All baked dental porcelains contain small crystals (leucite and/or alumino-silicate crystals) that are embedded in a silicate matrix. The relative amount of crystals and glass depend on the specific porcelain. Leucite, a reaction product of potassium feldspar and glass, is a particularly important component of dental porcelain, because it affects its optical properties, thermal expansion, strength, and hardness.

Until recently, all-porcelain restorations were used with caution because of two inherent problems: the risk of brittle fracture and the abrasive wear of opposing tooth structure. Brittle fracture is generally attributed to the rapid, uninterrupted propagation of cracks, usually beginning at a flaw in the ceramic. This failure is often initiated at the internal surface. Aluminous oxide has been added to increase the strength of dental porcelains. However, aluminous crowns fit very poorly due to the shrinkage during baking procedures. Therefore, dental ceramics fused to metal substrates have been the preferred treatment modality.

Metal bases affect the aesthetics of porcelain by decreasing the light transmission through the restoration and by creating metal-ion discoloration. In addition, some patients may have allergic reactions or other sensitivities to metals. These drawbacks have prompted the development of new all-ceramic systems that do not require metal, yet have the high strength and precision fit of ceramometal systems. Among the systems available today are the powder-slurry ceramics (e.g. Optec HSP, Duceram LFC), castable ceramics (e.g. Dicor), machinable ceramics (e.g. Cerec Vitablocks, Dicor MGC), infiltrated ceramics (e.g. In-Ceram), and pressable ceramics (e.g. IPS Empress, Optec Pressable Ceramic).

IPS Empress is a heat-pressed glass ceramic that has superior mechanical properties for several reasons. The high shrinkage of leucite crystals creates compressive stress in the vitreous phase, which prevents the development of surface cracks. The randomly oriented leucite crystals are tightly packed in the vitreous phase and stop the propagation of micro-cracks. The combination of heat pressing, initial firing, and stain and glaze of the veneers creates an additional 50% increase in strength. This higher cohesive strength and fracture toughness allows for thicker areas of porcelain with a lesser risk of fracture. Unbonded glazed IPS Empress has a flexural strength of 215 MPa compared to 71 MPa of feldspatic porcelain, 114 MPa of Dicor, 167 MPa of Optec HSP, and 419 MPa of In-Ceram.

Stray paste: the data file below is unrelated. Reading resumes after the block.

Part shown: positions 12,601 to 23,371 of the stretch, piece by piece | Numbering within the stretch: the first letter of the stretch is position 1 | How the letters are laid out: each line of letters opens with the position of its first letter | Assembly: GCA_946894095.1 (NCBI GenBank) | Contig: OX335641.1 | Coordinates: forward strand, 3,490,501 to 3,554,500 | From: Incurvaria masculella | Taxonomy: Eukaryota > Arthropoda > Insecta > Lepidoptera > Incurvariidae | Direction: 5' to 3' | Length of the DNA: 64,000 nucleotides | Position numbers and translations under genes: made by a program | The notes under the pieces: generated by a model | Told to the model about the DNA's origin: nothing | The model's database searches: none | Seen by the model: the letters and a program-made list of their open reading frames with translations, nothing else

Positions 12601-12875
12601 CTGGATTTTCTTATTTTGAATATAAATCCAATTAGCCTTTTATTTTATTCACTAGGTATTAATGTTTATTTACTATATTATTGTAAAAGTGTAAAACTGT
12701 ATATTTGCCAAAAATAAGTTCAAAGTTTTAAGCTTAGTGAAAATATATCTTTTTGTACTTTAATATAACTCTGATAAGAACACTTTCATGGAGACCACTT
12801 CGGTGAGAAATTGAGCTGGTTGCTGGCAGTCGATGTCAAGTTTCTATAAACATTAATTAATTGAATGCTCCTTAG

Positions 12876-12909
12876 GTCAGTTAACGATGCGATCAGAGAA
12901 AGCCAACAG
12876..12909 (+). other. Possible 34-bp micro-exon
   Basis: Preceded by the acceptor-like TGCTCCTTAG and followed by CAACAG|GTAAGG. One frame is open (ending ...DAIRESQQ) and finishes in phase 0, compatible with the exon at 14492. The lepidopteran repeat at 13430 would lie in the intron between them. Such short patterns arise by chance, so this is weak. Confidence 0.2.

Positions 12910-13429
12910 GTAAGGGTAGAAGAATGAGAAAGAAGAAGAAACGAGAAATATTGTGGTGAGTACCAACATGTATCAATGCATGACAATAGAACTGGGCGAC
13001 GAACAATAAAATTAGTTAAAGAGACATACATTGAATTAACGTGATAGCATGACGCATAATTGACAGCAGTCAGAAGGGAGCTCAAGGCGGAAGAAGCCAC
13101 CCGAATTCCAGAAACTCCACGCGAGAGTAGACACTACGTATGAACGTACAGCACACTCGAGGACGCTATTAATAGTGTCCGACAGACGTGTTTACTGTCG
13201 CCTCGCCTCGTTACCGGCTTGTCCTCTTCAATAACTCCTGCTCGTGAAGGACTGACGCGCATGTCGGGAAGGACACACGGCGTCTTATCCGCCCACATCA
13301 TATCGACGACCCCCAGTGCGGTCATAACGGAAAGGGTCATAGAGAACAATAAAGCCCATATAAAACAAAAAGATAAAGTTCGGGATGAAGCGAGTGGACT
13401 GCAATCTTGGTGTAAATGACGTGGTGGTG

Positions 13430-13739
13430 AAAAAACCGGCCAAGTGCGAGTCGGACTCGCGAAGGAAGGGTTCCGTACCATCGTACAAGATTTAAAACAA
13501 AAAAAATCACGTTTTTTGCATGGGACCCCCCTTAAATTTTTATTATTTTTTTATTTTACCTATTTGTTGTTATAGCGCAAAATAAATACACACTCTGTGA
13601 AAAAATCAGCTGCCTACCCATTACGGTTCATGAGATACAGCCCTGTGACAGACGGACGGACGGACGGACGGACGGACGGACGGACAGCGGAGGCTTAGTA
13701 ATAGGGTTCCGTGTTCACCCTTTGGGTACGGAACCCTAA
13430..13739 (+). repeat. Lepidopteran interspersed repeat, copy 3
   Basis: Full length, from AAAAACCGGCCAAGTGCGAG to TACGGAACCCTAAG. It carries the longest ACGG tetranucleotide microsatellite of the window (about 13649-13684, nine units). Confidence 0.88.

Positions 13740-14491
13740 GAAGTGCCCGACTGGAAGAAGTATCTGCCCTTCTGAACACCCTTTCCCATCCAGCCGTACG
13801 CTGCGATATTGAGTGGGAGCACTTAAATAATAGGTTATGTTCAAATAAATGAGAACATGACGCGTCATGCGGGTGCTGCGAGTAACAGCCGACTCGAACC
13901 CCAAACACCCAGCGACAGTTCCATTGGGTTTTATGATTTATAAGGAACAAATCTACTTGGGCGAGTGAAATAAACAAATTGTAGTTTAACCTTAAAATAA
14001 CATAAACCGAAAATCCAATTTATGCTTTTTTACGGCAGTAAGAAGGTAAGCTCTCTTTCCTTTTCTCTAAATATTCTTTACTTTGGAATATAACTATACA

IPS Empress is bonded to dentin with a resin cement after conditioning of the surfaces of both the restoration and the prepared tooth. This further increases its fracture resistance significantly and reduces microleakage. The occlusal wear of IPS Empress is in the range of enamel due to its fine-grain structure.

All-porcelain restorations allow direct light to penetrate. The amount of scattering versus transmission of light depends on the chemical composition of the porcelain's glass matrix, the size and structure of the crystalline phase, and the processing technique. Light penetration adds a translucency to the restorations that is comparable to natural teeth even under compromised light conditions, since there is no metal substructure that interferes with the transmission of light. The transillumination quality also improves the natural pale-pink appearance of the adjacent marginal gingiva.

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Wilder AD et al. Bond strength of conventional and simplified bonding systems. Am J Dentistry 1998, 11(3); 114-117.
Boksman L et al. Adhesives: Newer is Not Always Better - Part 1 - Latest-generation adhesives often do not measure up to their predecessors in bonding strength and durability. Inside Dentistry 2012, 8(2); pageless at
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Hashimoto M et al. The effect of hybrid layer thickness on bond strength: demineralized dentin zone of the hybrid layer. Dent Mater. 2000;16(6); 406-411.
Christensen GJ. Bonding agents: Is convenience overriding strength? Clinician’s Report reprint from June 2010. Dental Economics. 2010; 3(6); 1-3.
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Melo RM et al. Bond Strength of Two Resin Cements on Dentin Using Different Cementation Strategies. J Esthetic and Restorative Dentistry 2010; 22(4); 262-8.
Bisco Canada. All Bond 2 Information Sheet.